Arkansas' law limiting transgender-affirming treatments for minors was crafted in the Natural State, not imported from elsewhere, its sponsors say.
Unlike the legislation addressing transgender athletes, which largely mirrors a 2020 Idaho statute, Act 626, the Save Adolescents From Experimentation Act, is the first of its kind to become law.
The sponsor of Act 626, which originated as House Bill 1570, said there wasn't an existing template.
"Mine was more of a blank slate," said Rep. Robin Lundstrum, R-Springdale. "Usually, you can look at what other states are doing; things take a while to brew. But this is something that's coming along very fast."
The new law bans the use of puberty-blocking drugs on minors and also prohibits surgical interventions, including breast reductions.
Lundstrum said she follows health-related issues closely; she holds a doctorate in health sciences from the University of Arkansas, Fayetteville.
When she learned that puberty-blocking drugs and cross-sex hormones were being given to minors, she became concerned, she said.
Around August, she began looking into possible legislative fixes.
She was driven, she said, by "pure science and pure health."
She consulted with doctors, psychiatrists and fellow legislators as well as the Bureau of Legislative Research, prior to introducing the legislation, she said.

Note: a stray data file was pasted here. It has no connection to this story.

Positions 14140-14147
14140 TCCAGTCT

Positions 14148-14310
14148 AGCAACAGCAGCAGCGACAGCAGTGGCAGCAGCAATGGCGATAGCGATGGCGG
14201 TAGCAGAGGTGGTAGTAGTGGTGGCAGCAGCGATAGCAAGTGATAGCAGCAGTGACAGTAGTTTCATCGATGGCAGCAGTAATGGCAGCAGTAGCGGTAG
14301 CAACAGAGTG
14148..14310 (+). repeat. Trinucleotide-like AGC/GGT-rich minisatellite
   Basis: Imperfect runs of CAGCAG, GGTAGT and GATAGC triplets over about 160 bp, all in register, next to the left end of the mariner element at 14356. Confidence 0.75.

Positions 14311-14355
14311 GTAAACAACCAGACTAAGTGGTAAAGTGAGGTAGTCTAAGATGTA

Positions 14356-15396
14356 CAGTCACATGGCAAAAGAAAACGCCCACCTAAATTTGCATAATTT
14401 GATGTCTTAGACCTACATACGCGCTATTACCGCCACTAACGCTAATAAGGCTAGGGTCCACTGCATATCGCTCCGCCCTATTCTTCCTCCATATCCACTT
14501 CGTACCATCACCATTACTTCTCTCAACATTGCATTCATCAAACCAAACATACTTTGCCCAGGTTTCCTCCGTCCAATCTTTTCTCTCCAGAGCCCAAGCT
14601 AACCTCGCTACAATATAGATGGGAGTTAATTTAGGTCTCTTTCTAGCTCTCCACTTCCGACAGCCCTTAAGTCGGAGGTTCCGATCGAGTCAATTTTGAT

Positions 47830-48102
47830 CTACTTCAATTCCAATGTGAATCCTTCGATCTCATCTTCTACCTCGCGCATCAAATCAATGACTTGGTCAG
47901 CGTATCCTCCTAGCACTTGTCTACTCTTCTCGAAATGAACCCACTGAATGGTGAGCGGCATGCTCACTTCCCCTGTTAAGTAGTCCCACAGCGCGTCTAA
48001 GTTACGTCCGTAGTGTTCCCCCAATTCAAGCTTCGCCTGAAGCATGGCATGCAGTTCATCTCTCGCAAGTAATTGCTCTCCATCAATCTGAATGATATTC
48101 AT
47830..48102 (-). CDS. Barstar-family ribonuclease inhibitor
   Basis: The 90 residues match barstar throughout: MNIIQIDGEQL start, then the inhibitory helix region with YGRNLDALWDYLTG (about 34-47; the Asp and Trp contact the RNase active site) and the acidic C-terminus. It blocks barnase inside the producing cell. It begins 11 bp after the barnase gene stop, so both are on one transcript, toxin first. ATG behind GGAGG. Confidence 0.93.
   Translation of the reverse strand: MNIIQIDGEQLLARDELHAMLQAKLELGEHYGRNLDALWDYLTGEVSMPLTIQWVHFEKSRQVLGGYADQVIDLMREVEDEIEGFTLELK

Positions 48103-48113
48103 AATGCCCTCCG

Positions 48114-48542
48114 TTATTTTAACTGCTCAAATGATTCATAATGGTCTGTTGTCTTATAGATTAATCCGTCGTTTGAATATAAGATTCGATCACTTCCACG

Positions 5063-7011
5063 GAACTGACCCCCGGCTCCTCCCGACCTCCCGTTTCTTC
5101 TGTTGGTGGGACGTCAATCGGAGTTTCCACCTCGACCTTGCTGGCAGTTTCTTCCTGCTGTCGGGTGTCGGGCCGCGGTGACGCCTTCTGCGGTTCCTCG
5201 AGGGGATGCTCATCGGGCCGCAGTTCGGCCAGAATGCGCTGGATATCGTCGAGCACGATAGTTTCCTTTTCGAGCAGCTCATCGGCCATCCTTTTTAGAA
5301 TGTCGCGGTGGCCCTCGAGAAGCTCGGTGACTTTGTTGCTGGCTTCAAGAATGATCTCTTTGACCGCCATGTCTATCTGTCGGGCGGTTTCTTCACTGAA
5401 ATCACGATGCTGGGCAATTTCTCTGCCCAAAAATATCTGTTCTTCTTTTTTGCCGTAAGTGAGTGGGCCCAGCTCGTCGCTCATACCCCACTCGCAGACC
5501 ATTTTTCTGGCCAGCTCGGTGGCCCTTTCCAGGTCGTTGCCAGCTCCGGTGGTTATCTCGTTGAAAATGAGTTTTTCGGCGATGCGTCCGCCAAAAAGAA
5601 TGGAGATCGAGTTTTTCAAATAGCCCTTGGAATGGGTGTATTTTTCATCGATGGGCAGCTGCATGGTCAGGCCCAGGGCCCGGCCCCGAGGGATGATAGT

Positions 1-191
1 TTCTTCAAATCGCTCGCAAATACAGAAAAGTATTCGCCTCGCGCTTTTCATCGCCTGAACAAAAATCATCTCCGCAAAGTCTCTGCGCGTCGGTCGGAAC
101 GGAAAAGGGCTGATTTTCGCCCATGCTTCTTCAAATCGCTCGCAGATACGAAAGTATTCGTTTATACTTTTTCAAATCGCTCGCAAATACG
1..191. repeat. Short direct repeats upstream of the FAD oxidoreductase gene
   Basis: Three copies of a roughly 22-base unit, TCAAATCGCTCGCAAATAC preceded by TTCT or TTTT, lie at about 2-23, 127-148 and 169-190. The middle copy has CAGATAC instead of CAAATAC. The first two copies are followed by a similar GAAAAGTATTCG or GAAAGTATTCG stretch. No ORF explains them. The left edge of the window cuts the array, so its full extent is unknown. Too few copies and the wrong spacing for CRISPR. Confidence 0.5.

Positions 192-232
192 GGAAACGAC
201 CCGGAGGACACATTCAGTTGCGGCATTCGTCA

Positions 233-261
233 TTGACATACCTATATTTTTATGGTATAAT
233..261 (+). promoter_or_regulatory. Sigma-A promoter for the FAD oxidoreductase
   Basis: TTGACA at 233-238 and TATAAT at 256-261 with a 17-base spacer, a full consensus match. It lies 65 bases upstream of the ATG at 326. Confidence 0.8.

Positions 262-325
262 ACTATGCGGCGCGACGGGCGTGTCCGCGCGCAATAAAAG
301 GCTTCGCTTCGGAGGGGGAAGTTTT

"I can't take credit for it. If you're a medical expert or somebody that's been in the [medical] field and you stood still long enough, I probably asked you a question," she said.
While the ultimate legislative wording may be unique, the concept is one that is being debated in state legislatures across much of the country.
Arkansas is one of at least 20 states that have looked at limiting medical options for transgender young people since 2020, according to Cathryn Oakley, state legislative director and senior director of the Human Rights Campaign.
South Dakota was the first, with legislation introduced in 2020, Oakley said. It did not pass.
While the wording may vary somewhat, "we are absolutely seeing similarities with the legislation," Oakley said. "It is extremely similar from state to state."
In many states, there are competing pieces of legislation focusing on the treatment of transgender children, Oakley said.
That was true in Arkansas.
Sen. Alan Clark, R-Lonsdale, said he had initially come up with a bill of his own before joining forces with Lundstrum.
"They were not different in theory, but hers was much more comprehensive," Clark said.
"She had done her homework and really had a good bill," he said.
Oakley said Arkansas is at the forefront when it comes to anti-LGBT legislation.
In previous years, gay marriage was a popular wedge issue, she said. But it no longer moves voters, she said.
"They lost in the courts. But I think, more importantly, they lost in the hearts and minds of the American electorate," she said. "The electorate's in a different place now than it was 25 years ago. Those arguments just don't work. They sound ludicrous now."
Conservative social warriors "have to find something new to make people afraid of, and they've settled on trans kids," she said.
Lundstrum and Clark both say their goal is to safeguard young people.
"What people do as adults is really their business, but we should protect children," Lundstrum said.
Minors shouldn't be able to make these types of life-altering decisions, Clark said.
"I want them to be able to grow up and be able to make that decision as an adult. Teenagers change their mind every day," he said.